Getting stuck at a traffic signal or stop sign is frustrating enough, but it’s made even more frustrating if that traffic signal is on a hill. For some, having to come to a complete stop on a hill and then get smoothly started is more than frustrating though; it’s downright scary. It is in these situations that the rider’s control actions are put to the test, and if you are not able to cover the brakes, smoothly disengage the clutch and apply the throttle, you can easily be thrown off balance; worse, the bike could stall and you could drop it.
As with any stop, when you come to a stop on a hill, your primary concern is with making sure you have the clutch fully engaged and the throttle closed. On a steep grade however, there is the obvious risk of rolling backwards, and as such, it is important to make sure that you apply and maintain pressure to the brakes even after you come to a complete stop. Since your right hand will be used to apply the throttle when it comes time to get underway, it is easiest to use the rear brake to hold your position on the hill. With the bike at a standstill, the best way to then maintain your balance is to take your left foot and plant it firmly to the ground. As soon as you are ready to get rolling again, begin to disengage the clutch slowly until you feel the friction zone; it is in this area that you will just slightly feel the bike want to creep forward. As you do this, you can begin to apply a little throttle. Continue to disengage the clutch, and you will begin to feel it work against the rear brake. It is at this point that you can release the brake and apply the throttle as necessary to move forward.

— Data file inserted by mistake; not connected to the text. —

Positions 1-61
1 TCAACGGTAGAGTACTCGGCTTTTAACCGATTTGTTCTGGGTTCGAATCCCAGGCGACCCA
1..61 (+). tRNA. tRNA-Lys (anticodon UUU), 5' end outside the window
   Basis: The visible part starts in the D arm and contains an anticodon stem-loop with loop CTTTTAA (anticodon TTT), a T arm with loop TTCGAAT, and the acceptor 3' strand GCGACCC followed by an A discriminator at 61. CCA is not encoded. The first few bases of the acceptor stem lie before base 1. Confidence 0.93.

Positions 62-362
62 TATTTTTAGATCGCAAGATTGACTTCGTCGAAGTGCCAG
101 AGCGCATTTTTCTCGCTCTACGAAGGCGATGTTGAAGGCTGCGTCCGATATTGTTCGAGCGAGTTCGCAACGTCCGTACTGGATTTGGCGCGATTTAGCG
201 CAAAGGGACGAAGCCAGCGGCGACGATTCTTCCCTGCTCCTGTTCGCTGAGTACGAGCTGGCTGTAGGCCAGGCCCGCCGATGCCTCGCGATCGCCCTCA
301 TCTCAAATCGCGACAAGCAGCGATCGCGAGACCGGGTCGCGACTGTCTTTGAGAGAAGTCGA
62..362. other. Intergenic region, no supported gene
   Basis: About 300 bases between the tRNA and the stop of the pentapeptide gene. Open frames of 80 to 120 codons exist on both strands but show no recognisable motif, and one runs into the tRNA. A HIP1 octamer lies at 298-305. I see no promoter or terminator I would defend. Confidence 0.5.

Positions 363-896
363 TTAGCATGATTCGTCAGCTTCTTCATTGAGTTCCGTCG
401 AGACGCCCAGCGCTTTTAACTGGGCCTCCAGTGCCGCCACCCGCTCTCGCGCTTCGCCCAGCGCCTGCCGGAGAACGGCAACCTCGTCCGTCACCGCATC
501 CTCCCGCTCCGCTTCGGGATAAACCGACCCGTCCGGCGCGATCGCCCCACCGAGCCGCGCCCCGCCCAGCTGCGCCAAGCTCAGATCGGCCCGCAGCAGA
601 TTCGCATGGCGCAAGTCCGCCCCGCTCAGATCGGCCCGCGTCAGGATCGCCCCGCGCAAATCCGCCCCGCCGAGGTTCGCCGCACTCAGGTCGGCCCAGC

If you are forced to use your...
If you are forced to use your right foot to maintain balance and are unable to use the rear brake, you will need to use the front brake to hold the bike, while simultaneously applying throttle to get underway.
As you already probably know, no two hillsides or streets are the same, and there will come a time when to your left is a patch of gravel or object that won’t provide stable footing. If you find yourself in this predicament, you will need to apply the front brake and use your right foot to maintain balance. This technique will require more skill, and in turn, more practice because it forces you to use your right hand to both keep pressure on the brake and apply the throttle.
As such, before you find yourself facing a steep grade, practice your control actions on flat ground. As you become more and more comfortable with releasing the brake, disengaging the clutch and applying the throttle simultaneously, begin moving to sections of road that have more of an incline.
It’s not all about what you do once you have come to a standstill though; what you do prior to coming to a stop is very important as well. Given that your extremities are busy covering the other controls, you will find it difficult to search the gearbox as you sit at an incline, which is why it is important to make sure you are in the proper gear some distance before your stopping point. If you are in a gear too tall, you will be forced to rev your engine to a higher rpm and slip the clutch longer as you proceed to drive up the hill, even if you don’t come to a complete stop. And if you are unable to keep the rpm up, you run an even greater risk of stalling your bike as you begin your ascent.
Once you have come to a complete...